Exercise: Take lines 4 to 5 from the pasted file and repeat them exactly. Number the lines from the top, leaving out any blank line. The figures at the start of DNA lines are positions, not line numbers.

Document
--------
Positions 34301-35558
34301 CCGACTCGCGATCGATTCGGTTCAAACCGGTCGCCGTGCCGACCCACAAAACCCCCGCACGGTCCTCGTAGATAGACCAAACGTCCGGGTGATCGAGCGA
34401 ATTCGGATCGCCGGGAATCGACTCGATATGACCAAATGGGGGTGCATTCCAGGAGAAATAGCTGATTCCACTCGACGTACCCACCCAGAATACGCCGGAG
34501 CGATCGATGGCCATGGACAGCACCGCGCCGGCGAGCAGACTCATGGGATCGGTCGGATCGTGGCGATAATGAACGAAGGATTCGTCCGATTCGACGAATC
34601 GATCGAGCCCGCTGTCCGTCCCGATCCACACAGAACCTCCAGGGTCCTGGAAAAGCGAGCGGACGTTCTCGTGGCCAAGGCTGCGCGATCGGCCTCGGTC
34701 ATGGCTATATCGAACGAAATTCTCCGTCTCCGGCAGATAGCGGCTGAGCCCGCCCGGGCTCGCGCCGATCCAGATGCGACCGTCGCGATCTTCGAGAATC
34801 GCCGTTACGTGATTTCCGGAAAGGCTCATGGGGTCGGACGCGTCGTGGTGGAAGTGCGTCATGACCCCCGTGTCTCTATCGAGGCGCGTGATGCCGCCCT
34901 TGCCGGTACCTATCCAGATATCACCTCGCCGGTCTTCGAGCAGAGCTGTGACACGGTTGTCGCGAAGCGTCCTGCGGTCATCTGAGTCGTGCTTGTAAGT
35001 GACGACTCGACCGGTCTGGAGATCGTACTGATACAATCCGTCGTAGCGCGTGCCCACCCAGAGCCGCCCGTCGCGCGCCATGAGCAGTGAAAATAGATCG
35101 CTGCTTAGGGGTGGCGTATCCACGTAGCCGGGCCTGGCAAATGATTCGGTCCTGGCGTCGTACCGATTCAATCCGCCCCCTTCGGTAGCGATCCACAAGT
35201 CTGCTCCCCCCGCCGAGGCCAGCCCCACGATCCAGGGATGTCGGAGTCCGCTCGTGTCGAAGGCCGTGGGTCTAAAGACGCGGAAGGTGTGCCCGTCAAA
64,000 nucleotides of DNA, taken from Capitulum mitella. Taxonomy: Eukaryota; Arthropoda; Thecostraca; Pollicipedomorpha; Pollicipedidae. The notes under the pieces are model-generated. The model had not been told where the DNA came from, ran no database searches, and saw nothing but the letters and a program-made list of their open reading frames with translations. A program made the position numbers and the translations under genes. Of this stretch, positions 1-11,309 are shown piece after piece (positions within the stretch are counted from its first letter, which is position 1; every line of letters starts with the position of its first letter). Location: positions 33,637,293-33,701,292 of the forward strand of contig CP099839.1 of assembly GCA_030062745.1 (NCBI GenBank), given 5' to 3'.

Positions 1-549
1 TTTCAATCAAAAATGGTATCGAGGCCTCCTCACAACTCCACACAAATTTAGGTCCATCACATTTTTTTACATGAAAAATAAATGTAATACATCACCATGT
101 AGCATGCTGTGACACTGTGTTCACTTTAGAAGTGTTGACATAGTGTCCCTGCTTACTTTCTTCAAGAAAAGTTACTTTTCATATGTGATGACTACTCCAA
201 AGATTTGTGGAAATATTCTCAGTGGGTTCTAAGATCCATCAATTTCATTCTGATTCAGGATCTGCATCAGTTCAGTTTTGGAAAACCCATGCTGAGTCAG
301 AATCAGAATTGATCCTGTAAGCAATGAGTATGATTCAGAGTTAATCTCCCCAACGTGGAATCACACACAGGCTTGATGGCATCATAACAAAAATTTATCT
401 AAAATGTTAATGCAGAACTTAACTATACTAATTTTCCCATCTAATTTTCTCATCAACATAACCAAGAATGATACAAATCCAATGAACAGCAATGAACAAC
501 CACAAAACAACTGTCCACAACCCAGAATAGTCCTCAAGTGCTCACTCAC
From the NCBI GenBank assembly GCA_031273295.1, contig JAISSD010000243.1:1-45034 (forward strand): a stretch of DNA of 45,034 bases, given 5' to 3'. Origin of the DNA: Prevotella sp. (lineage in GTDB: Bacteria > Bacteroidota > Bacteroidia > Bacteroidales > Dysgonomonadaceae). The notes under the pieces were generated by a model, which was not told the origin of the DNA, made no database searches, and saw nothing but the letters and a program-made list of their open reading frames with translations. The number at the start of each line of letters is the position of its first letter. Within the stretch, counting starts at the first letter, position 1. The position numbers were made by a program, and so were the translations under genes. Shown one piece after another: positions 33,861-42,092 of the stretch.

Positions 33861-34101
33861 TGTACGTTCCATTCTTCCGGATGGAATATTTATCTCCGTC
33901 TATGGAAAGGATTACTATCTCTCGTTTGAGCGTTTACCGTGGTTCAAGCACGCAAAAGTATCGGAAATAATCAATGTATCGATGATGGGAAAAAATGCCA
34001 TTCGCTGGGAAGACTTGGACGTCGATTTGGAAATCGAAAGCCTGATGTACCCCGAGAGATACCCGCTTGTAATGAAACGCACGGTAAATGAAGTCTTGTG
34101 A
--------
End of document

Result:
34501 CGATCGATGGCCATGGACAGCACCGCGCCGGCGAGCAGACTCATGGGATCGGTCGGATCGTGGCGATAATGAACGAAGGATTCGTCCGATTCGACGAATC
34601 GATCGAGCCCGCTGTCCGTCCCGATCCACACAGAACCTCCAGGGTCCTGGAAAAGCGAGCGGACGTTCTCGTGGCCAAGGCTGCGCGATCGGCCTCGGTC